Those who spent their time at the Watsky concert were “down to get rowdy but with mutual respect for those around them”

by Paola Baretto

“Who are you guys and where is Watsky”, the openers said to tease themselves as they finished their first song. The crowd instantly replied with a strong “nooooo” in unison. They were actually enjoying both the openers: Feed The Birds and Chukwudi Hodge. “Welcome to the Family” is a fitting name for this tour, because his openers are actually his band members. In this way, Watsky is sharing his stage with them and letting them perform their solo artistic material. Watsky performed at the Catalyst on November 6th.

Feed The Birds is made up of Camila Recchio(Vocals) and Kush Mody (Bassist). All their songs were new, impressive, and unreleased. Chukwudi Hodge performs raps and is Watsky’s drummer. He is good at inducing crowd participation, especially when he brought his mom on stage (everyone cheered). I really liked his song “The Fade”. Watsky and his openers were all socially conscious, expressed positivity, and displayed their desire for everyone to be happy. Seeing them was an experience. It was more than just listening to a setlist, it was a whole performance.

Watsky started as a poet, competing in poetry slams around the bay area. It was a pleasant surprise to see him incorporate that in his music and performance. Yelling out things like “new shit” before singing. Talking about barnacles as metaphors of things that keep us down. According to Watsky, this was the first time he was able to take complete control over the setlist they performed. The show played it’s intense and soft points really well such as the plot structure to a drama. Building up tension with loud songs before stripping everything down to just Watsky and his mic. My favorite part, was when he had the audience participate in screaming for part a song. The drums were harsh, the lights red, the guitar noisy and three times the crowd added their screaming, letting it all out. In a quick shift, the lights went blue. Watsky started to conduct breathing exercises. The crowd followed, breathing in and out slowly. It was like a mini therapy session.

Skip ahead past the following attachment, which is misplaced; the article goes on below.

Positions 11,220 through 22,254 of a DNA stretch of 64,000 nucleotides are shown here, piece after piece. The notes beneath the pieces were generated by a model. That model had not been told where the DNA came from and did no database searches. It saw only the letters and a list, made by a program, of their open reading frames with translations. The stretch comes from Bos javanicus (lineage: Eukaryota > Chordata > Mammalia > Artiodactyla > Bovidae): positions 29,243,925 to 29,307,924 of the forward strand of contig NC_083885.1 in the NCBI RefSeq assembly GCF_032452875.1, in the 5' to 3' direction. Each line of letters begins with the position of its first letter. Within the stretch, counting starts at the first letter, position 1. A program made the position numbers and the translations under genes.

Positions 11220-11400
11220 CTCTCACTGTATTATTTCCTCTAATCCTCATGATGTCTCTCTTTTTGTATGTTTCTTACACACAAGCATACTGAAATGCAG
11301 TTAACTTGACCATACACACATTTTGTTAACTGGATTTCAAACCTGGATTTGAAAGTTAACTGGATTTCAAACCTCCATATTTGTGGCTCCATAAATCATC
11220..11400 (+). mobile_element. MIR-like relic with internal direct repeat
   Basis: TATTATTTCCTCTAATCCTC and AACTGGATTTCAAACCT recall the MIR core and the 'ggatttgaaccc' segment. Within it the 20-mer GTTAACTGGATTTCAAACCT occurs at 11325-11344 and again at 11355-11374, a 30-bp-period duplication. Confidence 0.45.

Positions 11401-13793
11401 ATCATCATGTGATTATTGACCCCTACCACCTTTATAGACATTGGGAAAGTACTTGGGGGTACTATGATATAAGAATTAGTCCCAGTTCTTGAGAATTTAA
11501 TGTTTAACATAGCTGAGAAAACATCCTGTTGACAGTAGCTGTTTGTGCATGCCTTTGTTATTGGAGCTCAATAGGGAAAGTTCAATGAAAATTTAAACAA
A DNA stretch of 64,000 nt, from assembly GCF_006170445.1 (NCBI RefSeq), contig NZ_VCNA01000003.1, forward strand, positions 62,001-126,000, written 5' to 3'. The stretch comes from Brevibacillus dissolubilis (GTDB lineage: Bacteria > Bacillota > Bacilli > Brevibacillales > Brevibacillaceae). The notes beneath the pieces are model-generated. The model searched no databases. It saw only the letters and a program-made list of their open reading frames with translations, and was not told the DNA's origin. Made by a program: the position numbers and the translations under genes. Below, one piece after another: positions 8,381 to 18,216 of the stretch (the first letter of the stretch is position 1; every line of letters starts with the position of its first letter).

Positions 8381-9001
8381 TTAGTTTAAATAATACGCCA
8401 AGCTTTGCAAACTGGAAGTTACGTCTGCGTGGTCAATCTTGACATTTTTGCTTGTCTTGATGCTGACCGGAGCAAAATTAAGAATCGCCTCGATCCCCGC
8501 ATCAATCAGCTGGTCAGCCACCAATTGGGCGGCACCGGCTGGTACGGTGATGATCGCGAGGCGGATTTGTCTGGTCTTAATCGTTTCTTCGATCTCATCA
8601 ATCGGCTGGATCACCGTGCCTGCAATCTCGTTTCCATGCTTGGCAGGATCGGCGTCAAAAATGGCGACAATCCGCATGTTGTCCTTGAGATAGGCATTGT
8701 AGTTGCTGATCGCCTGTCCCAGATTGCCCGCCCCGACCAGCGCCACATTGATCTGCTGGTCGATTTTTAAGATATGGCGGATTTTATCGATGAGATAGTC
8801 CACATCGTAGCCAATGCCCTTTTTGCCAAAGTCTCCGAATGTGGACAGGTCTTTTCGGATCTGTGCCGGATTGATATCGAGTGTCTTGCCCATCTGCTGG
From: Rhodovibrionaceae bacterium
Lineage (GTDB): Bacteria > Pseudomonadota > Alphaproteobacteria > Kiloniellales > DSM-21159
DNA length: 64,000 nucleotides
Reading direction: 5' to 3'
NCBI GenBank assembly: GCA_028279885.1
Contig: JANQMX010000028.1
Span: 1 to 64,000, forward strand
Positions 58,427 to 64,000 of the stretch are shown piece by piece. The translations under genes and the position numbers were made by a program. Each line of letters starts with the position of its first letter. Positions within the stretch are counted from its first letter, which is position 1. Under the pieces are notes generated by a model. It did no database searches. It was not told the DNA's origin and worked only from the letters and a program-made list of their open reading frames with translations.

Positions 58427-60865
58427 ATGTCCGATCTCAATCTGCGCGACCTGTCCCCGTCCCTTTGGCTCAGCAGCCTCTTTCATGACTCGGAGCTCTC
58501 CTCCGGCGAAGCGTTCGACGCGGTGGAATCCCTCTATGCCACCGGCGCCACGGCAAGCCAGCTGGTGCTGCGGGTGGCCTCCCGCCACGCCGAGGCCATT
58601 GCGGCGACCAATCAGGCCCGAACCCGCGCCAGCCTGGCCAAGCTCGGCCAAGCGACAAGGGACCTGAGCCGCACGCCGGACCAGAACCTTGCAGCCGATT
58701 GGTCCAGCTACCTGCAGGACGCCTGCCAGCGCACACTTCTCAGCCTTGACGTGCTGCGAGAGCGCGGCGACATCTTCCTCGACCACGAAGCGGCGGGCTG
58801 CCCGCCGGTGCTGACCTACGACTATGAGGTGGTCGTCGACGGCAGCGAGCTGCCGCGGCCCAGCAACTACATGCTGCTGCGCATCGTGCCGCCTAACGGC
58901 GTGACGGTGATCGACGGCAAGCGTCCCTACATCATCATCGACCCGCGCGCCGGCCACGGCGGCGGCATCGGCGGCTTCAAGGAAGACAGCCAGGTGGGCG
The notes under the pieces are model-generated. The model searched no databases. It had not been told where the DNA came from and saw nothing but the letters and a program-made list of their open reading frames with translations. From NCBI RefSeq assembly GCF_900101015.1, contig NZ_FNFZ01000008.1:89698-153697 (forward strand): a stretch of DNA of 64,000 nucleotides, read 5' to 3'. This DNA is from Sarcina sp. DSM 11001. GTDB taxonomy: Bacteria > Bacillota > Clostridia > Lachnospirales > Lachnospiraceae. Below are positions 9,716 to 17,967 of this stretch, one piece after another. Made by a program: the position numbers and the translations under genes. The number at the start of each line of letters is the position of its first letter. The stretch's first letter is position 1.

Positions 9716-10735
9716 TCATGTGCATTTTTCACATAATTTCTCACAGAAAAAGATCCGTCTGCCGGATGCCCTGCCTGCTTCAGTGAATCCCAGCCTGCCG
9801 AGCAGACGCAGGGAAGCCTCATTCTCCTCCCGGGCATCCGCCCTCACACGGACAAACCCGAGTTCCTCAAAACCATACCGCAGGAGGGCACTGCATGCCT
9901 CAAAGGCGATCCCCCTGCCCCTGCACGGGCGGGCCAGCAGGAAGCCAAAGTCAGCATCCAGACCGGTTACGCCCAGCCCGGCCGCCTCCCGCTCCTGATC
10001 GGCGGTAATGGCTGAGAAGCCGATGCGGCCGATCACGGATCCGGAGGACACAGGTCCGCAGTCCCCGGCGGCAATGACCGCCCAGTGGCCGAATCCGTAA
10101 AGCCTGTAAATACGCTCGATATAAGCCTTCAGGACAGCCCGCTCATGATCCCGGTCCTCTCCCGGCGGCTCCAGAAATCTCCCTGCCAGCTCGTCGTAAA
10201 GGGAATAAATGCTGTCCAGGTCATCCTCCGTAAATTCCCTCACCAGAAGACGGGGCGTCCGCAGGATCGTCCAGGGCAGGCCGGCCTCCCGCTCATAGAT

During the show Watsky said that the type of crowd that attends his shows are “down to get rowdy but with mutual respect of those around them”. People at the concert gave each other space, didn’t push in, and were conscious of consent. It was interesting to be among a crowd that activity participated, sang, danced, put their hands in the air, while remaining careful not to bump into others. I leave you with my favorite song: Wounded Healer.

Memorable moments: Watsky crowd surfed three times. Camila didn’t have shoes on. Watsky pulled his pants down during the “Don’t Be Nice” song. There was a trumpet solo. Songs played: Sloppy seconds, Whoa Whoa Whoa,  Hey, Asshole, All Like Whatever, Tiny Glowing Screens Part 2.